12. “It’s almost like this nagging feeling or voice. You’re out living life. The sun is shining, your favorite song is playing but something feels off. You suddenly get a brief flash of ‘What if’ and it passes so quickly you don’t really process it. Until the music stops. Then it comes again. And lingers. Kind of like when your phone keeps going off and distracting you. Until eventually you have to answer it. (Or in this case, dwell on the thought.)”

13. “Being angry with hope. Being frustrated with faith. Resenting the reasons to stay alive… Self-hate. Self-hate. Self-hate. People hate. People hate. People hate. Guilt. Guilt. Guilt. Futility, oh my god, the overwhelming futility. Knowing it’s not futile. Arguing with yourself over whether or not it is. Not wanting to die but not wanting to feel worthless any more. Not wanting to die but not wanting that tight aching physical pain in the heart/stomach/head any more. Not wanting to die but not wanting to be living in fear forever…. What if I get ill and die now because I’ve wished myself dead? (I don’t want to die, I don’t want to die, please don’t let me die!)”

14. “It’s like going into an art room full of beautiful paintings, and then the lights turn off and written in invisible ink everywhere are these dark thoughts… then as soon as the lights come back on you see just beautiful paintings — although you know hidden somewhere are these suicidal thoughts and you’re just waiting until they resurface.”

15. “Some of my worst points was the ‘other me’ in my head shouting at me, feeling like it was attacking my brain physically…  Another version of this would be like it is trying to slyly coax me into doing this things, like the snake in ‘The Jungle Book.’”

16. “It’s not really the thought, ‘I want to kill myself,’ but more, ‘I don’t care if I die.’ Situations that most people would have fear in don’t always bother me. Or I imagine things happening that would cause death. But these are just passive thoughts, they may always be there, but I am learning to fight them.”

17. “I have a lot of intrusive thoughts, regardless of how stable my mental health is. It’s like everything will be OK, and I’ll be happy and content or at the very least, I’ll be feeling relatively neutral, and all of a sudden my brain will say something like, ‘Just swerve into the concrete barrier,’ or, ‘You could jump off these stairs right now.’ In these moments, I don’t want to kill myself, but the thought of doing so is always there. It’s like a tiny switch in my brain — it isn’t triggered all the way so as to cause a suicidal crisis, but it’s just nudged a little bit so that it’s almost on.”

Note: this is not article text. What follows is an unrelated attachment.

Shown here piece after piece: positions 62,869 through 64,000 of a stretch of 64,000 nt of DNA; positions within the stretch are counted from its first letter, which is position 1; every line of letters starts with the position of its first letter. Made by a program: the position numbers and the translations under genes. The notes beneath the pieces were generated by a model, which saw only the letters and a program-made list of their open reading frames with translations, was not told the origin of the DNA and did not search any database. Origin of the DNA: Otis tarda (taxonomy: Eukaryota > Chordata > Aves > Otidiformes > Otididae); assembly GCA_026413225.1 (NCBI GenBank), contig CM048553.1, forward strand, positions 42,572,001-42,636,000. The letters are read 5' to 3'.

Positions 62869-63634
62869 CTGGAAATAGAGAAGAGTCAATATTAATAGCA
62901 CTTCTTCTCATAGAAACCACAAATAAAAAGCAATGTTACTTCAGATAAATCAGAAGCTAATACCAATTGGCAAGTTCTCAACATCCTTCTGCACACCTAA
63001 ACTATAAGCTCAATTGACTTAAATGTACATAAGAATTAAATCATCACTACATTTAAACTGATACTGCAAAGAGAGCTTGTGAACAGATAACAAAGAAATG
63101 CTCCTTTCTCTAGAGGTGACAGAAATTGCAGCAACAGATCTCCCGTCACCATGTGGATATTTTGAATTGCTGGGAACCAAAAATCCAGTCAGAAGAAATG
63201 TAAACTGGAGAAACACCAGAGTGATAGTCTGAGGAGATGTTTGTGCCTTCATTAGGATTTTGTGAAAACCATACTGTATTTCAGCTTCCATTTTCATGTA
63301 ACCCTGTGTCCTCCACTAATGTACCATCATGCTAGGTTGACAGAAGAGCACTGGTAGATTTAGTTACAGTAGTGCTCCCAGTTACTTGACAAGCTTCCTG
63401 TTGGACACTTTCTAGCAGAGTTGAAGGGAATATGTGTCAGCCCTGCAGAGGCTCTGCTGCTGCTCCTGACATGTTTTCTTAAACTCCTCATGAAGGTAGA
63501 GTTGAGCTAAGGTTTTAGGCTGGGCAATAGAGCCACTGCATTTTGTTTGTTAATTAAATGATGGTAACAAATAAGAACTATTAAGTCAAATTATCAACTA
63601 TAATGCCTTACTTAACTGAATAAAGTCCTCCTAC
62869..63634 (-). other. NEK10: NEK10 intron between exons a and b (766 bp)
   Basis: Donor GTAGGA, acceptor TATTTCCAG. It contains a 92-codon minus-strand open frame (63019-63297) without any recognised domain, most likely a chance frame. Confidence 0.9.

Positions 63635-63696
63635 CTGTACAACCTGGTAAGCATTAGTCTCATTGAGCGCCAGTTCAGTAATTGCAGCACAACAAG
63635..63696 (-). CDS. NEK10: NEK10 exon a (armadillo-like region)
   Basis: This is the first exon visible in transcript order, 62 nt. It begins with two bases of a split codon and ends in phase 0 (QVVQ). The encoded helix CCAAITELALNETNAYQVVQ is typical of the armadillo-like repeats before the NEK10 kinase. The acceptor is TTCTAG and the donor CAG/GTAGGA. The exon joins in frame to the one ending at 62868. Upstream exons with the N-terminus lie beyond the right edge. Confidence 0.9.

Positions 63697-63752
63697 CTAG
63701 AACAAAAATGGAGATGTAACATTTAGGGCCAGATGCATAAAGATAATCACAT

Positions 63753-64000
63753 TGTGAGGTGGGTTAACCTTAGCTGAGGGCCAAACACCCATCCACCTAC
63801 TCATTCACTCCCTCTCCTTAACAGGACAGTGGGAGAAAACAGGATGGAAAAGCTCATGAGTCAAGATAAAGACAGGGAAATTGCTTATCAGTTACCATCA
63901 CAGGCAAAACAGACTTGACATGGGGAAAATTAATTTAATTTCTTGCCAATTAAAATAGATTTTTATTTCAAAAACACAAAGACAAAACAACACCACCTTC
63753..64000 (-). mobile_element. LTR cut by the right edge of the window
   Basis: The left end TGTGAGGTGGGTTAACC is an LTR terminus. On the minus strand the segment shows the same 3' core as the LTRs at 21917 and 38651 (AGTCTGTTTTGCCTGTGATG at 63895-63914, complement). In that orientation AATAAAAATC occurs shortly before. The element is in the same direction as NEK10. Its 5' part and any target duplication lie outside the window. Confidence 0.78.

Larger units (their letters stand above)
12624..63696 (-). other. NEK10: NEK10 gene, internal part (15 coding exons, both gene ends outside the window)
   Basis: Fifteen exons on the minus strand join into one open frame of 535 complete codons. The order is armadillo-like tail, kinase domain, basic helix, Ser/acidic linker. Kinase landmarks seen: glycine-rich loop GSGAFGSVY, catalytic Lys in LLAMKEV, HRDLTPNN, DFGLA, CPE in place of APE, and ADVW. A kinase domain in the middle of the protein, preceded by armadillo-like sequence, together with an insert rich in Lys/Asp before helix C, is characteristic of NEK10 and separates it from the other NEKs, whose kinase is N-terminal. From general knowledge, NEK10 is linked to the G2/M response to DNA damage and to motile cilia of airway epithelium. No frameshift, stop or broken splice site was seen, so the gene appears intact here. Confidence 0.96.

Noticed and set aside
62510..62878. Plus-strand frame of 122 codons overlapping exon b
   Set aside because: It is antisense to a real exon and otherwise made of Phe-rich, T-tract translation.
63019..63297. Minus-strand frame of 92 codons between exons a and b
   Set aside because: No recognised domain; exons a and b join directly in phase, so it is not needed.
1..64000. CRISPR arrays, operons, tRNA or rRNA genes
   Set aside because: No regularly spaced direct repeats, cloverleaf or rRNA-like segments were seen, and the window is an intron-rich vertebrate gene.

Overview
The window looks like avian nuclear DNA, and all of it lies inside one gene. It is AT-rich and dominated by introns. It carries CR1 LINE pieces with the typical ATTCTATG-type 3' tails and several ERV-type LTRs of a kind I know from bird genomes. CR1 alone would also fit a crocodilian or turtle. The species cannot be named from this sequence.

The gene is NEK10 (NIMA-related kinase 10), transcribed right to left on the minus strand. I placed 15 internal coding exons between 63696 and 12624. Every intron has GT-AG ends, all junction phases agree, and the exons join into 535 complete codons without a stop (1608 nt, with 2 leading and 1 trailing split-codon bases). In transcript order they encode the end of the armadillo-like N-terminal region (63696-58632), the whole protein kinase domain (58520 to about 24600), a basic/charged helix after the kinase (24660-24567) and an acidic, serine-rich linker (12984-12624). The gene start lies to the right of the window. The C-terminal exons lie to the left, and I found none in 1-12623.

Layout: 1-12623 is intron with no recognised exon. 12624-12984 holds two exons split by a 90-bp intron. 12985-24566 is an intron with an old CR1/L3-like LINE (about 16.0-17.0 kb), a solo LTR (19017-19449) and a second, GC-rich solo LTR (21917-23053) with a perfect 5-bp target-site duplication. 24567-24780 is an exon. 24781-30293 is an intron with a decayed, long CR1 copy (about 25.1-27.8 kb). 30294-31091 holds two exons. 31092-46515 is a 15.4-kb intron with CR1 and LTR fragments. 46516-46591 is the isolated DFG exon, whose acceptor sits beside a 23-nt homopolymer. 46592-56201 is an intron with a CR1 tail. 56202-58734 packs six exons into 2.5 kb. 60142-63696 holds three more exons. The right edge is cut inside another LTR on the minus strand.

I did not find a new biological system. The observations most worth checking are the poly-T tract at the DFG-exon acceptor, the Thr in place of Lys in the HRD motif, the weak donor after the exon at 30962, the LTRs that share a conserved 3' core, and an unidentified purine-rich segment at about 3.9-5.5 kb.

18. “Suicidal thoughts are a daily occurrence for me, even if I’m not totally low or really wanting to die… They’re passive thoughts, but they’re always there even when I’m having a good day.”

19. “It’s intrusive thoughts that make no sense to you, but they refuse to leave. It’s a feeling that sweeps across your mind like a fog. An evil inner self-voice that taps you on the shoulder and whispers in your ear on your darkest days. It’s pondering different ways and scenarios you could do it, but never actually planning it. Just because I don’t want to actually go through with killing myself doesn’t mean my mental health isn’t affected by these intrusive thoughts that insist I would be better off if I did. I know how much it would hurt those I love, and all I want is the thoughts of wanting to harm or end myself to be gone. When you struggle with mental illness, anxiety, depression etc., sometimes thoughts invade your mind without even wanting them.”

20. “It’s like being behind a one-way mirror. You can see the world around you going about their daily lives, but you aren’t present in it. You’re merely a spectator. And no one even notices you because all they see is their reflection. All they see (care about) is themselves and the world around them. They never see you, and you feel they don’t care about you. And then your mind begins to wonder. Is my existence significant? I’m already living like I don’t exist, so why should I continue living? It’s one of the most frustrating feelings because you want to be on the other side of the mirror. You want people to notice and to care. It’s this dull aching in your heart that never goes away and you just want it to stop.”

21. “One of my favorite quotes about this: ‘Depression is the inability to construct a future.’ That’s completely true. Even if you aren’t actively looking to end your life, you can’t imagine going on. Every day you feel like it’s too much and that you don’t belong, hoping that some outside force might just end it for you.” — Stacy T.

22. “For me, it’s like the annoying devil character on your shoulder… like you are fine but this dark annoying thing keeps whispering into your ear these awful thoughts. And sometimes it’s not thoughts, it’s just images. Like I will be just going about my day and I will get these random suicidal images in my head. Almost like someone mis-filed a photo in your daily slideshow.”

23. “It’s a spectrum. Suicidal thoughts aren’t always actively planning your death. Sometimes, it’s a random, uncontrollable thought that you’d rather not be alive. Sometimes it’s an impulse to do something self-destructive. Sometimes it’s ‘playing’ with the idea while telling yourself you’re not serious about it. ‘Suicidal thoughts’ encompasses a wide range of thoughts and ideas.”